Resources

Health Partners International is keen to ensure that the lessons learned and research in the course of our work reaches as wide an audience as possible and is used for discussion, implementation, teaching and research.

We produce a range of resources built on our extensive experience in strengthening governance and health systems since 1995.

We have a wide range of well-tried and innovative methodologies, tools and approaches for the health sector. These have been developed with our partners, and can be adapted for use in different contexts.

Use our publications search facility on the right by typing in a keyword or ticking a document type, technical or priority health area to find:

Recent Publications

Document Type: Factsheets
Publication Date: 2016

This factsheet presents eight messages for policy makers in the health sector based on the lessons learned and results from the MORE Mobilising Access to Maternal Health in Zambia (MORE MAMaZ) programme. A well-designed community engagement and empowerment approach can result in rapid and significant improvements in maternal and newborn... Read more
Document Type: Policy and technical briefs
Publication Date: 2016

Nigeria has been implementing the long-lasting insecticidal net intervention approach as a core strategy over the past decade. This brief presents an overview of the achievements and challenges in the use of this strategy and some recommendations based on lessons learnt through the support for National Malaria Programme (SuNMaP). This... Read more
Document Type:
Publication Date: 2016

This brochure illustrates how Health Partners International and WISE Development are drawing on our combined expertise in health systems strengthening, sexual reproductive health and rights and gender equality to ensure that all our RMNCAH programmes incorporate cutting-edge and contextually relevant women and girl-focused approaches. Our RMNCAH experience is built on... Read more
Document Type: Policy and technical briefs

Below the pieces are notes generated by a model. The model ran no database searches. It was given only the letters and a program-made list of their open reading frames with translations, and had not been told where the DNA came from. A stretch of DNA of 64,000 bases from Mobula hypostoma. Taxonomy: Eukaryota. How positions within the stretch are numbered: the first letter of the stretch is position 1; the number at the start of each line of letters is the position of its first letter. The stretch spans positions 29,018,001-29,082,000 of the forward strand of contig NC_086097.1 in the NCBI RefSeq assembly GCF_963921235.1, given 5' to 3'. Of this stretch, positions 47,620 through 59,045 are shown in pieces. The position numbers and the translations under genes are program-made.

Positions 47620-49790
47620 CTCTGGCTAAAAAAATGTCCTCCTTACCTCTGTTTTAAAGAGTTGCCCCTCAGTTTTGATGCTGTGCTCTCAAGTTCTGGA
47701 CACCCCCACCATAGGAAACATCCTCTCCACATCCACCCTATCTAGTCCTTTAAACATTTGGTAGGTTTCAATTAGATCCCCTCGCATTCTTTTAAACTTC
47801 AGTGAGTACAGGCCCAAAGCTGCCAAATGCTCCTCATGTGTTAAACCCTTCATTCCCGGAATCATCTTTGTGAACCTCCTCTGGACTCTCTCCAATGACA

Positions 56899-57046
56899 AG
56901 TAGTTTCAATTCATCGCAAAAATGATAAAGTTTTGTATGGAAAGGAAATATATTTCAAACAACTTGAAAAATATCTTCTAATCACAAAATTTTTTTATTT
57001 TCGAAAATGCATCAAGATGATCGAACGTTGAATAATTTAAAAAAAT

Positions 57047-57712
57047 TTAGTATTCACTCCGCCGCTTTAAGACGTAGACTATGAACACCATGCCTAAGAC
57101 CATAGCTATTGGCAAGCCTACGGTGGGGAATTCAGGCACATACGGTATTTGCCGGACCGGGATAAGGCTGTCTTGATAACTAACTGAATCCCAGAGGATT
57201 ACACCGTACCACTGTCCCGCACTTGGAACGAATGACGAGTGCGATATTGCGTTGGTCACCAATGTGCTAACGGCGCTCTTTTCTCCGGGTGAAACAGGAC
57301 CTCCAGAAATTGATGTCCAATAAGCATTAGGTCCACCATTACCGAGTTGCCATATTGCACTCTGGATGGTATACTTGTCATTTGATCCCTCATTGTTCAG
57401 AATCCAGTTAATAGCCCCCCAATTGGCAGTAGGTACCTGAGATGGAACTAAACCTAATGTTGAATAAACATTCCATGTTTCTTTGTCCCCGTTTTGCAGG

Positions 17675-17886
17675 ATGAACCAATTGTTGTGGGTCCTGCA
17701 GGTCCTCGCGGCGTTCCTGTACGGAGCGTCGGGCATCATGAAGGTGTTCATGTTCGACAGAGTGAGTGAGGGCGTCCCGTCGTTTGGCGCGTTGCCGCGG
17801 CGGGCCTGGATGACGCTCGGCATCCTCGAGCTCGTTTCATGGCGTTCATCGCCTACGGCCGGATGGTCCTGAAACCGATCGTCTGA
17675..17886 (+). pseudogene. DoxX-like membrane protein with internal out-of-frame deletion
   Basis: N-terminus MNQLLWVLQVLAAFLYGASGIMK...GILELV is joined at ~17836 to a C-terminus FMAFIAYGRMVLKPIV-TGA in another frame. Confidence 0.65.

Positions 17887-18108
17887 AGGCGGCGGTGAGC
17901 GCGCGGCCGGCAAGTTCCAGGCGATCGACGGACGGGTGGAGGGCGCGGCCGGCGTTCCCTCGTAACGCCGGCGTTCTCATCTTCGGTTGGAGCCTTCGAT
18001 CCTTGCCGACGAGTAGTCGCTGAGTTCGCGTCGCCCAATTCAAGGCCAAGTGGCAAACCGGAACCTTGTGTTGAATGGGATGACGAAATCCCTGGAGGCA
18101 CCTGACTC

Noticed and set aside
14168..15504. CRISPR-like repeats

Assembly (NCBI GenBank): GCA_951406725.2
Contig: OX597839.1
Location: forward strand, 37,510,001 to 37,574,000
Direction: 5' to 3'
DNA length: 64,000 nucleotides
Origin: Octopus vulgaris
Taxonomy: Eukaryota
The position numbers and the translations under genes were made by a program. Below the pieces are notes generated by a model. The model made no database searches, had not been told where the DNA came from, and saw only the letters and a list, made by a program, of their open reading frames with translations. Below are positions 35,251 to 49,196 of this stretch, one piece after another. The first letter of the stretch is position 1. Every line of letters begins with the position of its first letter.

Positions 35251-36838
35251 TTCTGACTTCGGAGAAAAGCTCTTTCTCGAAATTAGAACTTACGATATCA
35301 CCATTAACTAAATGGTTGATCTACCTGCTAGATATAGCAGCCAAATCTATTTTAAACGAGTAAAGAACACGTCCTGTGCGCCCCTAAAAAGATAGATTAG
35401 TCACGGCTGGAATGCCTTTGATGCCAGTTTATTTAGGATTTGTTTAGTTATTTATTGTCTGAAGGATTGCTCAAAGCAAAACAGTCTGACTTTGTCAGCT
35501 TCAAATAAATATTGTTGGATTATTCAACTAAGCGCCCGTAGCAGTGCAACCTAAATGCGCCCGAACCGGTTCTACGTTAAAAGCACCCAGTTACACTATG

Publication Date: 2016

High gender-based violence (GBV) rates in Zambia calls for innovative and culturally appropriate approaches that resonate with, and appeal to, affected communities. The MORE Mobilising Access to Maternal Health Services in Zambia programme (MORE MAMaZ) integrated a focus on GBV into a community-based maternal health intervention. The programme trained Safe... Read more
Document Type: Stories
Publication Date: 2016

Costed and comprehensive states Annual Operational Plans for malaria control were developed in Oyo state with the support of MAPS. The process has helped build the capacity of state managers in the planning and budgeting of malaria control activities. However, no similar plans for malaria control were developed in any... Read more
Document Type: Stories
Publication Date: 2016

Health facilities have a range of weapons in the battle against malaria, including insecticidal nets and treatment of pregnant women, as well as direct diagnosis and treatment using Rapid Diagnostic Tests. But without accurate, up-to-date information about services available, their effectiveness is severely limited. In Ebonyi State, Tthe State Malaria... Read more
Document Type: Stories
Publication Date: 2016

The President’s Malaria Initiative (PMI) of USAID, through MAPS, helped Ebonyi State to conduct a rapid assessment of malaria control services in state health facilities. It found that health facilities were hampered by irregular supplies of medicines and other supplies for the diagnosis and treatment of malaria, and that health... Read more
Document Type: Presentations
Publication Date: 2016

Presented at the End of Programme Dissemination event in Zambia on 8th September 2016. MORE MAMaZ used non-motorised Intermediate Modes of Transport (IMTs) to improve rural communities’ physical access to health facilities. Over a hundred bicycles and 18 ox carts were built during MORE MAMaZ. Working closely with District Health Management... Read more
Document Type: Stories
Publication Date: 2016

Focusing on a single disease is a well-tested way of addressing public health problems, including malaria and AIDS. However, ‘vertical programs’ bring their own problems: with their own funding, staff and equipment, which can draw attention and resources away from the mainstream conditions managed by health centres and hospitals. Oyo... Read more